Izakaya 68 is an intimate modern Japanese cuisine experience

What a refreshing find! When you walk into Izakaya 68, you notice how chic it is, but that doesn’t take away from the lovely intimacy of the restaurant. It has a lot to do with the unique touches.

As you enter you see a beautiful Japanese cherry tree in all of its splendor. Also, each booth has a valance, which gives the vibe of having a private room, or maybe hosting your own little party.

Our waiter was so friendly and knowledgeable. He was great because he gave us suggestions and cautions about what to order. It’s good to have both so you understand if you really want what you think you want. For instance, he spoke about the fish flake seasoning that is applied in some of the dishes saying that it mostly appeals to people who are looking for a more authentic rendering of Japanese cuisine.

He gave us the flavor palette so we could think about whether it was an option we might want to explore.

Another fun aspect of my Izakaya 68 outing was experiencing the robotic arm of their staff. These robots were self-rolling carts that greeted you with the cutest digitally animated face. It brought your meal to the table, and all you had to do was take it off of the cart.

Wow! I’ve been talking so much about the experience that we haven’t really talked about the food. I kept it simple and ordered ramen. However, I have to say…this was my favorite iteration yet.

Why? I’ll tell you.

I’ve enjoyed ramen in other places, but most of the time it has been served in a clear broth. This one was creamy and had so many hints of flavor as I dug in more and more. In fact, at the bottom of the bowl I got a lively dose of heat from the spicy radish.

The ramen had a slice of pork belly— browned, tender, and with a bit of crisp on the edges. The presentation was lovely, especially the halved boiled egg. I just love an egg with noodles so they had me at “Hello.”

Izakaya 68 is a great place for a girls’ night out or a date night with the spouse. I am already scheming on the next time that I can make my way back to Hunt Valley, MD and order more from their extensive menu.

Until then, if you are in the area, check it out.

Photos from Izakaya 68 Facebook page.


Charcoal Deli is a favorite for pit beef and more…

Charcoal Deli has been making sandwiches since 1992. Located in Cockeysville, Maryland, the family-owned business is a walk-up venue, where you can go to the service window, put your order in, and wait for the staff to cook it up. Pit beef is a really big deal at Charcoal Deli. In fact, they have been voted Baltimore’s best! They’re proud of that fact. It’s on their outdoor sign.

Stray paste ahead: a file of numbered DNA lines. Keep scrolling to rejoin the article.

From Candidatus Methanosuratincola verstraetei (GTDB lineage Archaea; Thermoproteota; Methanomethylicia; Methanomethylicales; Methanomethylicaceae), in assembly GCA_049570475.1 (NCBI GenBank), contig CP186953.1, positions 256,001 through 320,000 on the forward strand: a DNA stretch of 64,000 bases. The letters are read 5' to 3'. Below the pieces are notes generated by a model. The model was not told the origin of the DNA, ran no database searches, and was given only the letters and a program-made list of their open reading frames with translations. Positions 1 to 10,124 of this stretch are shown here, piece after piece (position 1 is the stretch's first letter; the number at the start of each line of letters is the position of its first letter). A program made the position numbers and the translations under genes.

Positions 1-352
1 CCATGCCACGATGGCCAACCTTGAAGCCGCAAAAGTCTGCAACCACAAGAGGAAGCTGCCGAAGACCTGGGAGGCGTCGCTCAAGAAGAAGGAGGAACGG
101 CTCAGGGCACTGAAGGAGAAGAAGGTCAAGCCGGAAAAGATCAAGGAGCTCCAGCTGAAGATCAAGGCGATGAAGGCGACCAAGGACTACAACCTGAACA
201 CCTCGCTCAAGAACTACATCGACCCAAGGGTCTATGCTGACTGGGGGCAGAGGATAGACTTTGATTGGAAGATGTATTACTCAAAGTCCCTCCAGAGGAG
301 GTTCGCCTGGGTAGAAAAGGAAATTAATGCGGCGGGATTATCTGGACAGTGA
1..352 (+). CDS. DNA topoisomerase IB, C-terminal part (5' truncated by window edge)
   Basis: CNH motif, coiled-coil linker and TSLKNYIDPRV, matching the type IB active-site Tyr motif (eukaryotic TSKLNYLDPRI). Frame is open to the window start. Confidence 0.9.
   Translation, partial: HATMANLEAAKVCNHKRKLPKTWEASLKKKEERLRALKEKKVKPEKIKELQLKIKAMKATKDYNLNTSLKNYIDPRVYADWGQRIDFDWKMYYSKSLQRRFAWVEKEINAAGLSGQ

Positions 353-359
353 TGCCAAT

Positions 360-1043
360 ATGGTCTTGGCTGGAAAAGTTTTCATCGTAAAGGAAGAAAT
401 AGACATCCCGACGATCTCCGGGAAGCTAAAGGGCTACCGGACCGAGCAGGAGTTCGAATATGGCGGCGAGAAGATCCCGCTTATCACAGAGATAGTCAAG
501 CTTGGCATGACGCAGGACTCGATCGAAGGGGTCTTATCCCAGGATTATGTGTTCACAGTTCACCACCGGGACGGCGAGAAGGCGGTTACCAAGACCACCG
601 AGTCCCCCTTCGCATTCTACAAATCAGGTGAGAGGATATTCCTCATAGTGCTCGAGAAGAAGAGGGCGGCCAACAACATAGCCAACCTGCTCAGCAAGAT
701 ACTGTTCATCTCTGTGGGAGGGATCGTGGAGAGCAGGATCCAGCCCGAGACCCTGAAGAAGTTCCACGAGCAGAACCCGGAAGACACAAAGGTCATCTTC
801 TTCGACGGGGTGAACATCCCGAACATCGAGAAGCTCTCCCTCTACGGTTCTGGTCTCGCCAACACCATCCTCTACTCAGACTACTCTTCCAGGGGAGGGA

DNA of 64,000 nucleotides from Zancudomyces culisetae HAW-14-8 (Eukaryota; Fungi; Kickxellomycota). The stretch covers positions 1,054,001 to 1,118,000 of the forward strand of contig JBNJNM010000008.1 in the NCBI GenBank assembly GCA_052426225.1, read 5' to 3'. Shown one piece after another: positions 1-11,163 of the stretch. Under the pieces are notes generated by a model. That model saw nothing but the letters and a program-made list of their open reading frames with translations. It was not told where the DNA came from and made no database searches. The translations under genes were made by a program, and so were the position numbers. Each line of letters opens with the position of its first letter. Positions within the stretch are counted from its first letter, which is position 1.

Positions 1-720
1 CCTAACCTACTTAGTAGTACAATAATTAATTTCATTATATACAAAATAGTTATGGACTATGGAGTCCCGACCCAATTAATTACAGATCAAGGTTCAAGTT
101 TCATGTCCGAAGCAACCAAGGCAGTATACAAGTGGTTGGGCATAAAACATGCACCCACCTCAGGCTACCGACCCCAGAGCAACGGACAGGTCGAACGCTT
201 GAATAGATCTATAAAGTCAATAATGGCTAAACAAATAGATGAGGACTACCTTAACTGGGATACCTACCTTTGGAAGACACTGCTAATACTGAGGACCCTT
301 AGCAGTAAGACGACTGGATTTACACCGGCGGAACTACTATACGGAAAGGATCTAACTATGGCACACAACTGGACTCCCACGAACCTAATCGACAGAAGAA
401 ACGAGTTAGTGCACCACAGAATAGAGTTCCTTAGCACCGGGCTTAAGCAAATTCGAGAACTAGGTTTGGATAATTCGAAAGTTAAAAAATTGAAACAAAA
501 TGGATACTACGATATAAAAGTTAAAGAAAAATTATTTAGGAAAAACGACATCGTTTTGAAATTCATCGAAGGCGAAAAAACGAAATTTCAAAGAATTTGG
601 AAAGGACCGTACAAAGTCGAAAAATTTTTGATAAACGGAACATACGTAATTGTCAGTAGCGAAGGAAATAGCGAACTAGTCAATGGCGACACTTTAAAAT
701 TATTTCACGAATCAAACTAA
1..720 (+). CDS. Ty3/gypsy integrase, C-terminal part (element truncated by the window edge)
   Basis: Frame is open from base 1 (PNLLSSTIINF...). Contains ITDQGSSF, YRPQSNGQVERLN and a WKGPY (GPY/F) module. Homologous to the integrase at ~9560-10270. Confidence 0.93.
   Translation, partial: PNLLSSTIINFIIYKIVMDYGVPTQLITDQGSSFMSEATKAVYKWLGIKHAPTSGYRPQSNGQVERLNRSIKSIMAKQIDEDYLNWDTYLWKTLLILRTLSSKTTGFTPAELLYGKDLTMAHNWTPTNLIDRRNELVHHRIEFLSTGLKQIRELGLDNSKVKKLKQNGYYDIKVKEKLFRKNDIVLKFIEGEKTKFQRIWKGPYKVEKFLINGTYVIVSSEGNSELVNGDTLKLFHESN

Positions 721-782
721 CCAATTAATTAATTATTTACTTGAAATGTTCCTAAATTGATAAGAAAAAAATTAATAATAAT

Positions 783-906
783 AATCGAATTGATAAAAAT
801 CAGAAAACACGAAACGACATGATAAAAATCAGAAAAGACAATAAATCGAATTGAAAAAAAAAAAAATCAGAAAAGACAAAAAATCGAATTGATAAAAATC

They are known for their open pit sandwiches, including ham, beef, turkey, and chicken. But don’t sleep on their wings, they are definitely in the popularity contest.

Like a novice, my first visit was on Super Bowl Sunday. I know…not really the best day to expect in and out service. The line was pretty long, and the catering orders were being picked-up left and right.

Did I mention it was Super Bowl Sunday?

It didn’t deter me though. I settled in with the understanding that I was going to have to commit to a good 15-minute wait, or more…but again, rookie move on my part.

I ordered from their line of Namewiches. Nope, that’s not a mistake, that’s what they call this particular line of sandwiches. My namewich was called “The Travis,” which had Cajun ham, pit beef, and provolone cheese, served on a Kaiser Roll.

I chased it down with their skin-on, natural cut fries. I could really go there just for the fries.

I enjoyed my sandwich, and the serving was more than enough for me. However I did feel like I missed the opportunity to add a crucial condiment, which would have taken it to another level. I forgot to ask for horseradish. It would have been perfect; nonetheless, The Travis was tasty, fresh, and, overall, a good choice.

Something else you can’t help but notice. Charcoal Deli has a lot of regulars. As is the case with many family restaurants, they have made their mark in the community and people pretty much knew what to expect when they walk up to the service window. There’s comfort in those kinds of encounters.

There was friendly banter and very good customer service, which goes a long way.

During the warmer months (or maybe even the colder ones), customers can sit outside in the picnic table area. Charcoal Deli is a good place to sit and enjoy your grub, especially when your car is parked, and you have nothing to do but feast.

So I’m going to do that thing where I act like I didn’t see that “drink” didn’t have an “s” at the end of it.

What is your favorite drink?

-Sweet ice tea

-half and half (some people call it an Arnold Palmer)

-hot cocoa with Marshmallow or whipped cream (very important detail)

-Coke with grenadine

She exits the building.

With a name like Mothers Grille, it has to be good!

With a name like “Mothers” it has to be good, right? Well, the restaurant definitely gets my seal of approval. Not that it needs it…but every vote counts. Mothers Grille has been around in Maryland since 1997, which is not to be overlooked. It means longevity in the very up and down restaurant business.

Have you seen how restaurants pop up and within a few years, or even months, they are gone? However, Mothers Grille is a neighborhood joint that has continued to expand. The restaurant has three locations in Maryland including Federal Hill, Arnold and Timonium.

I pass by Mothers North Grille in Timonium almost every day because it’s right off I-83, a well used interstate in Maryland and Pennsylvania. The big red heart with the word “Mothers” is endearing. I mean, how could it not be? Most of us have a mother, love a mother, or are a mother. It relates.

I’ve been side-eyeing this place for a while, but in a good way. One thing I noticed in my travels back and forth was there are usually loads of cars in the parking lot. I’m taking this as a good sign because the restaurant probably has a faithful flock, or it’s highly recommended for its food.